Last Tuesday I attended a voice workshop for members of Rackham Symphony Choir, and boy, did it give me a lot to think about as a singer! It was run by Vicki Bigelow, a fine soprano, long-time voice coach at Marygrove College, and doctoral candidate in higher education at the University of Michigan. She pulls a lot of inspiration from the late, great Richard Miller, who is not unfamiliar to me as he once visited Bowling Green State while I was a student there.
Anyway, here’s the best piece of vocal wisdom that came out of it:
Trust your larynx.
Your larynx is the only organ in your body that can reach the note.
Not your tongue, not your jaw, not your sinuses, not your diaphragm, not your cheeks, not your eyebrows…NOTHING else in your body does this.
So when you’re trying to reach the right note, it does no good to smile, arch your brows, tighten up in the throat or neck, or anything like that, because NONE of those organs have the responsibility for affecting pitch. Only your larynx does. And all it needs to do its job is the breath that fuels it from below…WAAAAY below, as low as the lumbar and pelvic floor region of the torso, according to Vicki.
Very few of us are present to the unconscious little twitches and adjustments we make in our bodies to try and assist the larynx with its job. Often what it takes is to look at ourselves in the mirror from all angels, or to physically grab the jaw, feel the base of the tongue at the throat, and feel the back of the neck to get a sense of where the tension is.
It’s incredibly subtle.
But when you get those pesky muscle twitches to calm down and get out of the way of your larynx, you will discover all the things that this extraordinary organ can do. All you will need is for your brain to project where you want the voice to go and your breath to open up really low and with intention. From there, you can let your larynx go to work with nothing but the flow of breath from the isometric resistance in the torso (right around the area of the lowest rib), and your sound will soar to great heights.
And your BRAIN can’t get in the way, either! At any moment when you think, “I can’t do that,” or “Oh God, my voice is gonna crack,” or “I have to do XYZ if I’m gonna make it that high/that long,” you’re not trusting your larynx. You will short-circuit the system. That brain signal will interfere with the larynx by making everything around it stiffen with apprehension. And whatever you’ve told yourself (however subconsciously) WILL come true.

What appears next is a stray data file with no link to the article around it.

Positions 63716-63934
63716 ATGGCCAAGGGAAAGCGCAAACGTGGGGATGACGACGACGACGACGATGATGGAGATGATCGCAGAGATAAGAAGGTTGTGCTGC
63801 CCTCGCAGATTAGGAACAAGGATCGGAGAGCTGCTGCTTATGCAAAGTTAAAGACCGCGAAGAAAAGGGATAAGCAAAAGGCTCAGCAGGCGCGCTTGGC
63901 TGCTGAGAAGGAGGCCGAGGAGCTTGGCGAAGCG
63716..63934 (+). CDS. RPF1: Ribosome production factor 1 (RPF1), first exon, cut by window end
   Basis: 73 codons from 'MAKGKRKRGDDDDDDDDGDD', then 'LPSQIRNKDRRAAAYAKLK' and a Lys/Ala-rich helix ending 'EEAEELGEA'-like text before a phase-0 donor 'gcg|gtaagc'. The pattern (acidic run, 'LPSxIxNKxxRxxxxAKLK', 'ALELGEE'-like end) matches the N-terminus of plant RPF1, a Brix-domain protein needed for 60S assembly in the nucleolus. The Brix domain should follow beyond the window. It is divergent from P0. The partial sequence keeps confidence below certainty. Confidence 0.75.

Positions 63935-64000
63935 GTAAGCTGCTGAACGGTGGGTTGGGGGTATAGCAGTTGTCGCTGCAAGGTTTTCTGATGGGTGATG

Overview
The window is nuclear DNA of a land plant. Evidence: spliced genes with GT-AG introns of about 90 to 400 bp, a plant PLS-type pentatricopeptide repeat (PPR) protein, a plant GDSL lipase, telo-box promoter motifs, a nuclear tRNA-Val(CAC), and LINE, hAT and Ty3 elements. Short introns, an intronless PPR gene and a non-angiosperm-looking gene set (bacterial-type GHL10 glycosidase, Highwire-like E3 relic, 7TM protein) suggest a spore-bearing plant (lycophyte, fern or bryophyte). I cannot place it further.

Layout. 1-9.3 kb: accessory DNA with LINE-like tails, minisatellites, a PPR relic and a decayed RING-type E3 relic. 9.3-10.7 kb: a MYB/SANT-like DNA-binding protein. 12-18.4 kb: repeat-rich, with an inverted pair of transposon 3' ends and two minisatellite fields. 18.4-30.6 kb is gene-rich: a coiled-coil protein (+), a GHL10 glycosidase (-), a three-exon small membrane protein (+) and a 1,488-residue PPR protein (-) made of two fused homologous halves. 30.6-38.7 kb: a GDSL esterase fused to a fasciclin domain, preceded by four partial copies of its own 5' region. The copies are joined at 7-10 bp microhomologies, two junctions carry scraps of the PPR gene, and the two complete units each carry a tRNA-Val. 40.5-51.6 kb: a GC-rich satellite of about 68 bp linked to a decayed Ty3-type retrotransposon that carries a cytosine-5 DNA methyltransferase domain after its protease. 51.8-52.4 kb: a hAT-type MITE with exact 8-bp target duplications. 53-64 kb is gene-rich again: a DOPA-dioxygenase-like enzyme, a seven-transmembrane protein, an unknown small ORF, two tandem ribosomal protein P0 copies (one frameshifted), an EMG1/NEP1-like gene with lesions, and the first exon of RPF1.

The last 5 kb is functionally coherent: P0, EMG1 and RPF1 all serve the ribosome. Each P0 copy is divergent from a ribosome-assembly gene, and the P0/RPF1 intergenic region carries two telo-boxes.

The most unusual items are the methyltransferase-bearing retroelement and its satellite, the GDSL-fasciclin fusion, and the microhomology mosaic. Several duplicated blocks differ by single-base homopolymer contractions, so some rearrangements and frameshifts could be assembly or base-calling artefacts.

I was lucky to test this theory at a Friday gig at Stony Creek Roadhouse. I was to sing a bunch of acoustic covers ranging from Dusty Springfield to the Beatles to Adele and everything in between for about four hours, so I couldn’t afford to have any physical tension getting in the way of my singing. I would tire from fatigue on top of all the high notes I would miss.
So I just let it all go…I released whatever was there, over and over again, and any time I didn’t just simply feed the larynx with breath, I got in trouble! I found myself smiling, “covering,” and tensing in all the ways I was used to doing to get the sound right. But the times when I just let my larynx work…boy, did it work. I even felt those moments of oblivion when the resonance goes right to the top of your head and you jump out-of-body for a split second. (I’m seriously not kidding about going out-of-body during singing; that’s how I know I’m on the right track.)
And at the end of the night, I wasn’t hoarse! Tired, but not down for the count. I felt like I had sung a full concert, which is exactly how it should feel. You shouldn’t feel like your throat got run over by a truck.
I’m thinking of that old 70’s song: “All I need is the air that I breathe…” That is the theme song of your larynx. Its needs are more simple than we think. Yes, it’s delicate and yes, you have to take care of it. But when it’s on stage and in the spotlight, it doesn’t need much of anything.
Many thanks to Vicki Bigelow and her workshop for the valuable vocal wisdom!